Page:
The term energy harvesting, also known as power scavenging, is used to describe the creation of energy derived from a variety of external sources such as solar power, thermal energy, wind energy, kinetic energy or electromagnetic sources. Energy harvesters accumulate the wasted energy in a system, such as heat given off by motors or semiconductors, or the vibrations of motors or other moving objects. The basic technologies for generating energy are: mechanical vibration (kinetic energy), thermoelectric, solar (photovoltaic), and RF/Inductive. A new research report from Semico Research Energy Harvesting: Reaping the Abundant Market, estimates that the semiconductor content for energy harvesting solutions will explode to $3.4 billion by 2022.
“While there is a great deal of interest in the different types of energy harvesting devices or energy generators, the greater opportunity for the semiconductor industry is the overall solution which includes power conversion, power management, microcontrollers, radios and MEMS sensors,” says Joanne Itow, Semico’s Manager of Manufacturing Research. “The advent of IoT with remote monitoring and data collection has also prompted more interest in energy harvesting as a viable solution to maintain WSNs (Wireless Sensor Networks).”
Key findings of the report include:
- The number of devices with an energy harvesting solution will reach 509 million units by 2022.
- Consumer devices (including toys) with energy harvesting accounted for 8 million units in 2017.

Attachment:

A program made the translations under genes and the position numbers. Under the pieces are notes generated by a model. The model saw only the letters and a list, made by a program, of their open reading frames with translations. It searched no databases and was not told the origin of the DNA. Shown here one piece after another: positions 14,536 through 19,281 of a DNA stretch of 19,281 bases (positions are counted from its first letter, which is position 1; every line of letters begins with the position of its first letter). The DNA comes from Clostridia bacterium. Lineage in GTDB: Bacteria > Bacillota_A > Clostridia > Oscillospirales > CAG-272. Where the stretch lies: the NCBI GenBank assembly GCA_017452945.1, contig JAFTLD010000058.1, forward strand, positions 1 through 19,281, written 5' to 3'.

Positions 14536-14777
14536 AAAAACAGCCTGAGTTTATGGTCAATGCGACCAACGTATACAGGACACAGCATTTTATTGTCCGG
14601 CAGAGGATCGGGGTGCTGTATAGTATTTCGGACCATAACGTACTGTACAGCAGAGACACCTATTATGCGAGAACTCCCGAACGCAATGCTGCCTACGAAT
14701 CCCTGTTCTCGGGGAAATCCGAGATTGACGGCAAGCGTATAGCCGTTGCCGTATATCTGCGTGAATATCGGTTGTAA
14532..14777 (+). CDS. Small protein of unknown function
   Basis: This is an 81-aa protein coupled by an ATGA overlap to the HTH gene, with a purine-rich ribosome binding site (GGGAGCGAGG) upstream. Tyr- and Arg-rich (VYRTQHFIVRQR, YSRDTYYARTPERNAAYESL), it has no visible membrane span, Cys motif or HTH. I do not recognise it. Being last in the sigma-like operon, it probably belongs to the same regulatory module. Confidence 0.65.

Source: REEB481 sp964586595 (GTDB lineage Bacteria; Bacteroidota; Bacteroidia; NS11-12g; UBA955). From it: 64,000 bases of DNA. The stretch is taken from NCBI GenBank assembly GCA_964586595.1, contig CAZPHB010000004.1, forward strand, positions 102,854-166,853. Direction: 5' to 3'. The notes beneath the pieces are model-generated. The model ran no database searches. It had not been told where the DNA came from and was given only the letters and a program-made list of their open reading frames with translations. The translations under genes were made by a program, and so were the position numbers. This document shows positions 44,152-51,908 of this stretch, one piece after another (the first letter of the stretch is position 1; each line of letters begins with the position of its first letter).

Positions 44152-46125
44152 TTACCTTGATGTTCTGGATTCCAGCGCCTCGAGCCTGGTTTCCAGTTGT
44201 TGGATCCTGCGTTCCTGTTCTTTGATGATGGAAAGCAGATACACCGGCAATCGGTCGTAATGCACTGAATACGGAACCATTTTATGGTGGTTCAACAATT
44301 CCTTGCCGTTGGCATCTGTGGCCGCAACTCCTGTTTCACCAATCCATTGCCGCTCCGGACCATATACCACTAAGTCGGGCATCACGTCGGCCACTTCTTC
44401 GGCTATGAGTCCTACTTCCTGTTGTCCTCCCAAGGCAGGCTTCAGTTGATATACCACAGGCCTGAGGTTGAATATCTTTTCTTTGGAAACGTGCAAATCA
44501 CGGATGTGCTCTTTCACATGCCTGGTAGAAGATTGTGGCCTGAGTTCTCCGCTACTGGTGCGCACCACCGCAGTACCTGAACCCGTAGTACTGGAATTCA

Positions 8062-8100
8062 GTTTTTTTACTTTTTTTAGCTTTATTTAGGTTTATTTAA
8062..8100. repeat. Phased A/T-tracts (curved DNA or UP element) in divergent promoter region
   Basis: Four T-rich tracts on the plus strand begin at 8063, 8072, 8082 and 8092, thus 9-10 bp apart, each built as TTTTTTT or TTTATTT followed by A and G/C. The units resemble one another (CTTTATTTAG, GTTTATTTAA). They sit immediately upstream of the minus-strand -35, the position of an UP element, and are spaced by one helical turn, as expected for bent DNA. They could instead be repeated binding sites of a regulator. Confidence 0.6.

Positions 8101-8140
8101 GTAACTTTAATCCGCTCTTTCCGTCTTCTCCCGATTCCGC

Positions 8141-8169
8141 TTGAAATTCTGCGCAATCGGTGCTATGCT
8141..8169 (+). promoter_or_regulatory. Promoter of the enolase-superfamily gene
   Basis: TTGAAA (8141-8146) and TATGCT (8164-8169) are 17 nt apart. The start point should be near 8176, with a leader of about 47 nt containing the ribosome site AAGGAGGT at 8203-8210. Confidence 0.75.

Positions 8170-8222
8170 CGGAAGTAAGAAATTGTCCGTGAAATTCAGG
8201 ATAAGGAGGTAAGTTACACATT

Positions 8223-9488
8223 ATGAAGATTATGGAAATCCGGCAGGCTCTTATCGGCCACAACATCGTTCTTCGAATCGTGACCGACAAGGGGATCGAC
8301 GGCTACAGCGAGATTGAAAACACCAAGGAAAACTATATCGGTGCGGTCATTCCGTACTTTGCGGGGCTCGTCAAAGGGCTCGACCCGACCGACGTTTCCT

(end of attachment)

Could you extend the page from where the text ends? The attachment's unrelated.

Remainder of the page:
- Bridges are expected to be a large user of energy harvesting in the infrastructure sector by 2022.
- Energy harvesting devices in all buildings is expected to have a CAGR of 20.7% by 2022.
In its recent report “Energy Harvesting: Reaping the Abundant Market” (MP112-18), Semico Research examines the market opportunity for energy harvesting outside of large solar installations and commercial power generation. A broad range of markets will employ energy harvesting to either replace batteries or extend battery life. These applications cover wireless sensor nodes (WSN) for bridges, infrastructure, building automation and controls, home automation (including lighting, security and environmental), automotive applications, cell phones, wearables and other consumer electronics. The report is 98 pages long and includes 13 tables and 37 figures.
Companies cited in the report include:
Analog Devices, Microchip (Atmel), CHERRY/ZF, Cymbet, Cypress, EnOcean, e-peas, Analog Devices/Linear Technology, Maxim Integrated, Microchip Technology, Powercast, Renesas, Semtech, Silicon Labs, Silicon Reef, STMicroelectronics, Texas Instruments, Ilika, Imprint Energy, Sakti3, Solid Power, Apple, Laird, microGen, Micropelt, Perpetuum, Piezo Systems, Sanyo, Thermo Life, Thermogen Technologies, EH Solution Providers, LORD Microstrain®, National Instruments, Nikola Labs, Phase IV Engineering, Resensys, Soundpower Corp., Eta Compute, Mentor Graphics, and X-FAB.